Wednesday, February 7, 2007

MOSCOW — Russia’s defense minister yesterday laid out an ambitious plan for building new intercontinental ballistic missiles, nuclear submarines and possibly aircraft carriers, and set the goal of exceeding the Soviet army in combat readiness.

Sergei Ivanov’s statements appeared aimed at raising his profile at home ahead of the 2008 election in which he is widely seen as a potential contender to succeed President Vladimir Putin. But they also seemed to reflect a growing chill in Russia-U.S. relations and the Kremlin’s concern about U.S. missile-defense plans.

Mr. Ivanov told parliament the military would get 17 new ballistic missiles this year — a drastic increase over the average of four deployed annually in recent years. The purchases are part of a weapons-modernization program for 2007-2015 worth about $190 billion.

The plan envisages the deployment of 34 new silo-based Topol-M missiles and control units, as well as an additional 50 such missiles mounted on mobile launchers by 2015; Russia so far has deployed more than 40 silo-based Topol-M weapons.

Mr. Putin and other officials have described the Topol-M as a bulwark of Russia’s nuclear might for years to come, and said it can penetrate any prospective missile defenses. Last week, Mr. Putin dismissed U.S. claims that missile-defense sites Washington hopes to establish in Poland and the Czech Republic were intended to counter threats from Iran, and said Russia would respond by developing more-efficient weapons systems.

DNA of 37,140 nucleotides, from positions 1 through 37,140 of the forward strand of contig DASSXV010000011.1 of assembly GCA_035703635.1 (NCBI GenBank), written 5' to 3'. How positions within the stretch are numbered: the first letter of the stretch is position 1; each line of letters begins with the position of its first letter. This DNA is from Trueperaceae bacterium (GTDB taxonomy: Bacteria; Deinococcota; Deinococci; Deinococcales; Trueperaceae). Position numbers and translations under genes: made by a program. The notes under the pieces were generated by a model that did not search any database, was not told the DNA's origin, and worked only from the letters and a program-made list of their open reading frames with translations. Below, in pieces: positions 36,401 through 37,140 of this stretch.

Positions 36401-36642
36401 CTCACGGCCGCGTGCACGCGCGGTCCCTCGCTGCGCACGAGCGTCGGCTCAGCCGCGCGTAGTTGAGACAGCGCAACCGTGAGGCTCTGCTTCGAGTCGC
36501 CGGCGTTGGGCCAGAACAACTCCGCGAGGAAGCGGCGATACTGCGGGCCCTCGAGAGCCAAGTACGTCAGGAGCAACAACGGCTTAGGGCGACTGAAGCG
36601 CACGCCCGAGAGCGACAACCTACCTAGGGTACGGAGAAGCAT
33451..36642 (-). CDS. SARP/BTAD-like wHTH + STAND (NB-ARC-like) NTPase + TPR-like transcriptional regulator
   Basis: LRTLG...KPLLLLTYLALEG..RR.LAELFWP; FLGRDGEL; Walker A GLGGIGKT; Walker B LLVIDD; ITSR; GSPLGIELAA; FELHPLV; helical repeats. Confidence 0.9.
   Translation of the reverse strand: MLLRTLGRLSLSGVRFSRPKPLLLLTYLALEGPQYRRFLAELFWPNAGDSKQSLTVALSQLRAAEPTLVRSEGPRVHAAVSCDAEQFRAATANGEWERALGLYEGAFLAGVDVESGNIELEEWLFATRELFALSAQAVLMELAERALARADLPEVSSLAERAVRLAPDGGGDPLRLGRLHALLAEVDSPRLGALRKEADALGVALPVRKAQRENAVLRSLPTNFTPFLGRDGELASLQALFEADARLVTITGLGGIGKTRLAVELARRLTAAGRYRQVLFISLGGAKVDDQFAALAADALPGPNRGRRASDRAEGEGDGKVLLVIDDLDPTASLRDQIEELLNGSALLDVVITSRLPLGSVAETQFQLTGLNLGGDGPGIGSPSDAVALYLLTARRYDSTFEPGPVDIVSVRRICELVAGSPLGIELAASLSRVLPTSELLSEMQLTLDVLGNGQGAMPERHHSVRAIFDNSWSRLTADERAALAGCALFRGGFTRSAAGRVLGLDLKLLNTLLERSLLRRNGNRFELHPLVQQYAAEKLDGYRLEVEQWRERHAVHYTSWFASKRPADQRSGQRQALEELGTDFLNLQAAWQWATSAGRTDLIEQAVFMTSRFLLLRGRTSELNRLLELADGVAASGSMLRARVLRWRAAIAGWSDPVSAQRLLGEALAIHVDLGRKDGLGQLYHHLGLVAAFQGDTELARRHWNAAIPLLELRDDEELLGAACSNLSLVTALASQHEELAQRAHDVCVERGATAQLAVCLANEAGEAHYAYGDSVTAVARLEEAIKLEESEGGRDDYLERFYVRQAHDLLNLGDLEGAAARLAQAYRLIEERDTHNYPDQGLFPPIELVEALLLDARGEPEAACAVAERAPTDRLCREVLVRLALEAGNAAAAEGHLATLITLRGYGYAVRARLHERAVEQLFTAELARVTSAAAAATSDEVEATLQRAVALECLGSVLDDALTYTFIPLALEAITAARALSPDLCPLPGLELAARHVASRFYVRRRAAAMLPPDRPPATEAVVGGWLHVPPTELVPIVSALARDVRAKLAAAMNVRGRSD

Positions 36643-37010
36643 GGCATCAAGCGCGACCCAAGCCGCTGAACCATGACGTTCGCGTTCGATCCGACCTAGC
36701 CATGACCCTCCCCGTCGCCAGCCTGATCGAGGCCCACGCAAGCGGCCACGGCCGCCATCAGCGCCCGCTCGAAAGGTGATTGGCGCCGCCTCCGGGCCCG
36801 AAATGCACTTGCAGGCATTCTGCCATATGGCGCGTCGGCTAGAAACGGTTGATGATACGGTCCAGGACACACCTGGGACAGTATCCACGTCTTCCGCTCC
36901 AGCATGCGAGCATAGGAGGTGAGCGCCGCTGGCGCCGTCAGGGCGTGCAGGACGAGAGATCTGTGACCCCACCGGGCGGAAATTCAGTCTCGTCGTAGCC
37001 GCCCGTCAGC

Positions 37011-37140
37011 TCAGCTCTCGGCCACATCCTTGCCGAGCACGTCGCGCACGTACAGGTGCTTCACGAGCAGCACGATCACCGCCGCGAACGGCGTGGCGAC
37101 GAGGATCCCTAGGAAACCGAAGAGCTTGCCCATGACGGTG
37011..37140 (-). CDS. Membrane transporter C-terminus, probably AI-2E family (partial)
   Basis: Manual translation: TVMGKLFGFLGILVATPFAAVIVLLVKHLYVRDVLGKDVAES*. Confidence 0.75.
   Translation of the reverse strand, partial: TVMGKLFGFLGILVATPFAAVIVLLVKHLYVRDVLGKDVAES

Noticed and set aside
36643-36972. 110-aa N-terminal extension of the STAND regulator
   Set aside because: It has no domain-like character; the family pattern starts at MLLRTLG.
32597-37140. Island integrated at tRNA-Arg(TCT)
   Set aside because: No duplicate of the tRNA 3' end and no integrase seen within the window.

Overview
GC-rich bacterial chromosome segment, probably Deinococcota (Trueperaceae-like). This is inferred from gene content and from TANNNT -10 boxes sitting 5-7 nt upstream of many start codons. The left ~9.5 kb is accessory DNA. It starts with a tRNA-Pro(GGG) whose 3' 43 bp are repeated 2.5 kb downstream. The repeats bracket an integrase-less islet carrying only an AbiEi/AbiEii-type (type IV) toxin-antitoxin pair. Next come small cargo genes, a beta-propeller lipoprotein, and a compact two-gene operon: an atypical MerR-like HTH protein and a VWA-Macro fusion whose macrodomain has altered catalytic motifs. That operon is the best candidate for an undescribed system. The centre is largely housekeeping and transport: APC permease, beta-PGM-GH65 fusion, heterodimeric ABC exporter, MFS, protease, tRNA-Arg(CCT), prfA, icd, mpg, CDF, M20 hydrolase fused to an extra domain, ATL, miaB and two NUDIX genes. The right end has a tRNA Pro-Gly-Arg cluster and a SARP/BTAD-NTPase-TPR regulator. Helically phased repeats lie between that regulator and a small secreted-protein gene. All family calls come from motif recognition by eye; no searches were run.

In 2002, Mr. Putin and President Bush signed a treaty obliging both sides to cut their strategic nuclear weapons by about two-thirds by 2012, down to between 1,700 and 2,200 missiles. But Russia-U.S. ties have since worsened steadily over disagreements on Iraq and other global crises, and U.S. concerns about an increasingly authoritarian streak in Russia’s domestic policy.

A rising tide of oil revenue has enabled Russia to boost defense spending after a squeeze on the military in the 1990s.

“The question now is whether the industries are capable of producing what the military needs,” Mr. Ivanov said.

Analysts warn that building any sizable numbers of new weapons would pose a daunting challenge to the defense plants that received virtually no government orders for a decade following the 1991 Soviet collapse.

Russia’s defense budget, which stood at $8.1 billion in 2001, nearly quadrupled to $31 billion this year, Mr. Ivanov said. While this year’s military spending is Russia’s largest since the Soviet collapse, it is still about 20 times less than the U.S. defense budget.

Mr. Ivanov said the military now has enough money to intensify combat training.

“Combat readiness of the army and the navy is currently the highest in the post-Soviet history,” he said, adding the task now is to “exceed Soviet-era levels.”

Mr. Ivanov said the military now has about 1.13 million servicemen, compared with 1.34 million in 2001.

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